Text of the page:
Also known as zero-sum budgeting, the zero-based budget prevents overspending. It prioritizes your financial goals, but it’s a time-consuming strategy that doesn’t account for variable expenses. As such, this budget can be less flexible and more complicated than other methods.

Envelope method

Envelope budgeting is a cash-based system that uses physical envelopes and cash. Each envelope represents a different category (utilities, groceries, savings, debt payments, etc.). After payday, divide your cash between the envelopes based on how much you’ve budgeted for each category.

The envelope method is a great way to see where your money goes each month because once an envelope is empty, that’s it. You can no longer spend on that category until the next payday.

The downside, however, is that any cash-based budget requires a lot of extra steps. Since most people are paid via direct deposit, you’ll have to withdraw money after each paycheck to stuff the envelopes. Then, you’ll need to re-deposit the funds for any bills you pay electronically.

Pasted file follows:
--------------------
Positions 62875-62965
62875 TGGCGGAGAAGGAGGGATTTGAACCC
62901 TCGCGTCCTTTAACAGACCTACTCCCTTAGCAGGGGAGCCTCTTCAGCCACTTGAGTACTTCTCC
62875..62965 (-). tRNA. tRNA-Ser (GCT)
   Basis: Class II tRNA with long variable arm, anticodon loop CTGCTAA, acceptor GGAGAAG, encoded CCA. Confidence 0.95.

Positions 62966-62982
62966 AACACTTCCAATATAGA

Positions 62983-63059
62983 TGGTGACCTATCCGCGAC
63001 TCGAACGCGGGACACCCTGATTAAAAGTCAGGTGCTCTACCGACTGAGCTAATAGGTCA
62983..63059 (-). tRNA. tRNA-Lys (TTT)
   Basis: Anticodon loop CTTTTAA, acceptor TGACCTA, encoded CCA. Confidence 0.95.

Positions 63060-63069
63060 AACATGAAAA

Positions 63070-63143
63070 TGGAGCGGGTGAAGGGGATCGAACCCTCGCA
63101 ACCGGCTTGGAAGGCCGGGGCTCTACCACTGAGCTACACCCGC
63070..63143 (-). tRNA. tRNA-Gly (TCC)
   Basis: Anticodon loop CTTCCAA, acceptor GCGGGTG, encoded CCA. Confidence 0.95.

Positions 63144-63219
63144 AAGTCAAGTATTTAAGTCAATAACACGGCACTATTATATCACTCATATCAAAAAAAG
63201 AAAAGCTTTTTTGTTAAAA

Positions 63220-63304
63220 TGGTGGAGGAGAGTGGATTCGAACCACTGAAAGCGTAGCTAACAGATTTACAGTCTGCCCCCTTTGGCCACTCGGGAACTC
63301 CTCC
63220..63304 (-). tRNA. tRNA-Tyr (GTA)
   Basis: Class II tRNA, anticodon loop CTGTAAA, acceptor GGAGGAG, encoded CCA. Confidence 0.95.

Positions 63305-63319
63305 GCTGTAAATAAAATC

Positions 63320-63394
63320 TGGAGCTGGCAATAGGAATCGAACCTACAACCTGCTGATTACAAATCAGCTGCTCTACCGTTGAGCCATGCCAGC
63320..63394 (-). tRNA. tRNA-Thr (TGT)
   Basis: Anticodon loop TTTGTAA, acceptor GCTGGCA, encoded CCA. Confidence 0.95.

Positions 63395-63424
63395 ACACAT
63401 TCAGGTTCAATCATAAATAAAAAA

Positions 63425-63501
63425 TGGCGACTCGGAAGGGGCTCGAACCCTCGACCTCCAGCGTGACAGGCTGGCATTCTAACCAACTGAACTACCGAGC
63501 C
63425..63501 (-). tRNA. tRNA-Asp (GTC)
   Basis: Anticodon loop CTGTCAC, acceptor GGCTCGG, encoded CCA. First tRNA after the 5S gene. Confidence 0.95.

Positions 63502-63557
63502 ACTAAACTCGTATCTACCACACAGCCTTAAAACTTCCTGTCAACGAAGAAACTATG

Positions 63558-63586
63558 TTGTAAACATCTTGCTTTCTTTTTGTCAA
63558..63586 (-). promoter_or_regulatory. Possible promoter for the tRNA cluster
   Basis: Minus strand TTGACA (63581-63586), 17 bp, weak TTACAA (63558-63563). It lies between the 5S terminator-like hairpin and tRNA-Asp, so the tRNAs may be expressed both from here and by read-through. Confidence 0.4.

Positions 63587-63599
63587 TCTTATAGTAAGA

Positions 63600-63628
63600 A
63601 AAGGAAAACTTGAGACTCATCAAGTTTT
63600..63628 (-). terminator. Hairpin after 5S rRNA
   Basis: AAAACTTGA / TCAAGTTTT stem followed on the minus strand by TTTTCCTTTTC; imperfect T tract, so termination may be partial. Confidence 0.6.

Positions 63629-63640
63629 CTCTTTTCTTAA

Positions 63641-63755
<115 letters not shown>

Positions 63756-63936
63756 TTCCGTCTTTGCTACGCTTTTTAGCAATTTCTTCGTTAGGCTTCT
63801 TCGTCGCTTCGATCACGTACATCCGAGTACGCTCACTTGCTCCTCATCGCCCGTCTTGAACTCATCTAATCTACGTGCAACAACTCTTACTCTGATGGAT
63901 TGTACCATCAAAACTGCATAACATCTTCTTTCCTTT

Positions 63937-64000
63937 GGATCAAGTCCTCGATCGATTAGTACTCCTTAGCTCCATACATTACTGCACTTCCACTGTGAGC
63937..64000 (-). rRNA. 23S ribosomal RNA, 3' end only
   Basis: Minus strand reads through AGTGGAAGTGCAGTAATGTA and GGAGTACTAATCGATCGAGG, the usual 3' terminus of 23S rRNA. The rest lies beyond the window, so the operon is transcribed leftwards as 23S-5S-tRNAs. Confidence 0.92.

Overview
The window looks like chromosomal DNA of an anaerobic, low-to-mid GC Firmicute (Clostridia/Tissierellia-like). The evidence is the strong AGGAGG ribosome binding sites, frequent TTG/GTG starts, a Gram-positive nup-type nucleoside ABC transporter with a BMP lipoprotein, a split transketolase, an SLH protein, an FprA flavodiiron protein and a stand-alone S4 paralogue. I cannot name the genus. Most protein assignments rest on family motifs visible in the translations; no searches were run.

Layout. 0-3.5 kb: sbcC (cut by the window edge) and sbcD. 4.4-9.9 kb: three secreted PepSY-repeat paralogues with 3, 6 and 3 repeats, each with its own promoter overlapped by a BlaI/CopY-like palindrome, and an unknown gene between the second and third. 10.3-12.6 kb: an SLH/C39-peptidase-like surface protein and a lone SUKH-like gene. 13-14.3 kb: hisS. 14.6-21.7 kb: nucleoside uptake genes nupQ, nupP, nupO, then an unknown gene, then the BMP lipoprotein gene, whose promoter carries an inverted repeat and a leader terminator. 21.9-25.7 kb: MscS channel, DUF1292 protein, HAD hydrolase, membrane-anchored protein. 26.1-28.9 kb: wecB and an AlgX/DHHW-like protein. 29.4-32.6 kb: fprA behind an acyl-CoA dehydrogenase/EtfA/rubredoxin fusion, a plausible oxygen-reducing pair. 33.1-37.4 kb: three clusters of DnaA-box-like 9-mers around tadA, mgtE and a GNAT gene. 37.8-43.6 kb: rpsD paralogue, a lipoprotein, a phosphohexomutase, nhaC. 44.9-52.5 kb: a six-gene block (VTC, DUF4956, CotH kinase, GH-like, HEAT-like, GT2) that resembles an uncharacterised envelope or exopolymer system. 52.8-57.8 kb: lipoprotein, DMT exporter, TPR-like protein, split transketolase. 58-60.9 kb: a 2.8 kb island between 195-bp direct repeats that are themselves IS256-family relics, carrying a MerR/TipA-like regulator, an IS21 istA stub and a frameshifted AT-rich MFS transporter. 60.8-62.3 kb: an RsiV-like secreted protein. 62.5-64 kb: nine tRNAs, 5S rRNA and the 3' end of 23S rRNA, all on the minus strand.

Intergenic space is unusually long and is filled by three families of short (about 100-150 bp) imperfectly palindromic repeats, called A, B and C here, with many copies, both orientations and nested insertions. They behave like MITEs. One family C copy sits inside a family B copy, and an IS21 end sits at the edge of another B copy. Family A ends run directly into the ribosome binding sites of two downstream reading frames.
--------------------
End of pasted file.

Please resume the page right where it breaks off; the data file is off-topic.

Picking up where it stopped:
Is the 50/30/20 rule right for me?

If you’re looking for a simple, flexible budget, the 50/30/20 rule might work for you. It’s an easy-to-follow budgeting method that doesn’t feel restrictive, gives you a clearer picture of your finances, and helps reduce non-essential expenses.

However, the 50/30/20 rule isn’t for everyone. For example, it doesn’t work for low-income earners or those with high housing costs. In addition, the method doesn’t prioritize debt management, which is a drawback if you’re trying to pay off debt or rebuild your credit.

Try the 50/30/20 budget rule

When followed correctly, the 50/30/20 rule can help you stay on financial track and save for the future. So, give it a try and see if this simple budgeting method works for you!